Chaka Chaka has been at the forefront of South African popular music for 20 years.
Chaka Chaka was born in Dobsonville in Soweto. She became the first Black child to appear on South African television. It was in 1981 in “Sugar Shack”, a talent show she presented to the South African public.
Chaka Chaka started singing at 19 years old in 1985 when Phil Hollis of Dephon Records discovered her in Johannesburg. She got an immediate success with her first album.
Her best hits are: “I’m Burning Up”, “I Cry for Freedom”, “Sangoma”,”Motherland” and the ever-popular, “Umqombothi“.
Her life was not easy. Her father died when she was 11 years old and her mother, a domestic worker, suffered a lot to bring up her three daughters.
Chaka Chaka also has talents in business: she owns a limousine company together with her husband, Dr Mandlalele Mhinga, has her own music label and her own production company. She teaches literacy part-time at the University of South Africa, and she is a goodwill ambassador for the UNICEF and in the partnership to reduce malaria, and pleads in favor of education for the disease, for its prevention and for its treatment.
She was closer to Nelson Mandela and is in a good friendship with Oprah Winfrey.
For her career, she said “The person I like the most is my mother because she has always been there for me. My mother raised three daughters single-handedly on a domestic worker’s salary. That took great courage and strength. She is my mentor and hero. When I was born in 1965 in Soweto, it was during apartheid, and those were extremely difficult times. My dad was a great musician who could never realize his dream. He died when I was 11 years old. I inherited my talent from both parents, so music has always been in my blood. When I was little I would strum an empty tin and blow into a broom stick pretending it was a microphone. I sang in church choirs. I loved singing. I am blessed that I achieved my destiny, and been able to accomplish what my father could not.”
Her career and her commitment are connected. She said: “Over the years, I learnt the value of kept promises. As a musician and a businesswoman, I would have lost loyalty and confidence of my fans and my colleagues if I did not keep my promises to sing, to speak and to create new songs.”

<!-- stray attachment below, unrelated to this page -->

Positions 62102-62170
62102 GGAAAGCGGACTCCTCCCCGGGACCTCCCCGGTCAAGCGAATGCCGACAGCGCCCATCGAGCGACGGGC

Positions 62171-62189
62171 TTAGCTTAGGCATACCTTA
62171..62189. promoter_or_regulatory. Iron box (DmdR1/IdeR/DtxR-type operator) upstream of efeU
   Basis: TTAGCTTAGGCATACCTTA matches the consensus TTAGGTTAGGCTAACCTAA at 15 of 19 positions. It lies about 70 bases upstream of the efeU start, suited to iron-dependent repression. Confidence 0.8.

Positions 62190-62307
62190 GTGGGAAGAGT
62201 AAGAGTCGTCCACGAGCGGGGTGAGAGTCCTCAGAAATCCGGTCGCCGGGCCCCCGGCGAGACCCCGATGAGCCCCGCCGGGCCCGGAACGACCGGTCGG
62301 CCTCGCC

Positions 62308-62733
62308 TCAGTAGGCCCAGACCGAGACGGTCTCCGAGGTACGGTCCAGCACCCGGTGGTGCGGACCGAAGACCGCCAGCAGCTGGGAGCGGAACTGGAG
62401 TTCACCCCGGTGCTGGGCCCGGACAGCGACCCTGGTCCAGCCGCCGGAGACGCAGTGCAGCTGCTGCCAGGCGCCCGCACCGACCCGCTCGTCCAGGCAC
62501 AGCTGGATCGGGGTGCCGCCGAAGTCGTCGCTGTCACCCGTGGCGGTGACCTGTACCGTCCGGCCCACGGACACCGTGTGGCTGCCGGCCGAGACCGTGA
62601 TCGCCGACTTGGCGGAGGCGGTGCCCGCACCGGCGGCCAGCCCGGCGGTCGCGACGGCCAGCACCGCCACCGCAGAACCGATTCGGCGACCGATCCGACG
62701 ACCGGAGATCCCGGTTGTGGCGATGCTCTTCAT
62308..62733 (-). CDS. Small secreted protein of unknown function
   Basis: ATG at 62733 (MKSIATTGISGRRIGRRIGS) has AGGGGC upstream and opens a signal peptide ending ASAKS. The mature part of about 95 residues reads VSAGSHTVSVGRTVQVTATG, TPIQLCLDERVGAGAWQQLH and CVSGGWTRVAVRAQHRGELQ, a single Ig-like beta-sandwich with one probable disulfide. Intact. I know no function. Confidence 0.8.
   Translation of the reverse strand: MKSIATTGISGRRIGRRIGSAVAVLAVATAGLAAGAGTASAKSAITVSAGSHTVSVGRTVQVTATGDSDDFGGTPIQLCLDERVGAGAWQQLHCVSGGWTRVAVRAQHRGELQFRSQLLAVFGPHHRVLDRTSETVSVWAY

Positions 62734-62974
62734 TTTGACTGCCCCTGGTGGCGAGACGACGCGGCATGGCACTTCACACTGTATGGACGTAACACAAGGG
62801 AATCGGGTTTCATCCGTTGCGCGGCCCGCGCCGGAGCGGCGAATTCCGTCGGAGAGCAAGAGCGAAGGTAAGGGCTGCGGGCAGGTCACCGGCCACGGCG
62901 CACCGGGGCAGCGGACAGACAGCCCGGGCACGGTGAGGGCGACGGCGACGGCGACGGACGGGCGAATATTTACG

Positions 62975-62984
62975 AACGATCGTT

She seriously follows the evolution of Africa and the health of the inhabitants of the continent: “There was undoubtedly progress. Few African countries reached the target of 15 %, and 27 others increased the level of their domestic investments in health. The Millennium development goals of the UNO catalyzed the improvements of the development among the various countries. Thanks to the Global Fund to Fight AIDS, Tuberculosis and Malaria, we have now arrived at a point where we can see the end of these three diseases. Nevertheless, inside this history of the progress, it is unbearable that many communities are left behind. During these last six years, I went across the continent as ambassadress of the UNO and the humanitarian actress, meeting courageous patients, heroic health workers and visionary activists. (…) I am convinced that we could not lose our determination.”
Than ever, she thus remains mobilized: “Africa is always left behind as regards to the objective of improvement of the maternal health and the reduction of the infant mortality. The progress of the objective 6, fight against AIDS, tuberculosis, malaria, and other diseases, also remain uncertain as the Global Fund is trying to free 15 billion dollars to continue its essential work for the next three years. (..) Our own leaders also have to keep their promises on health. Every country has to increase its support for Healthcare sector by exceeding the commitment of the 15 % in setting up innovative mechanisms of financing, in investing in infrastructures and necessary human resources to strengthen health systems, while establishing programs which allow all the Africans, wherever they live, to have access to effective and affordable health services. It is proved that a healthy population is the key for an economic development on the long term.”
The Power of Africa: (1996)
I am burning up: (1998)
Princess of Africa: Rhe Best of Yvonne Chaka Chaka (1999)
Yvonne and Friends: (2000)
Princess of Africa, Vol.: 2 (2002)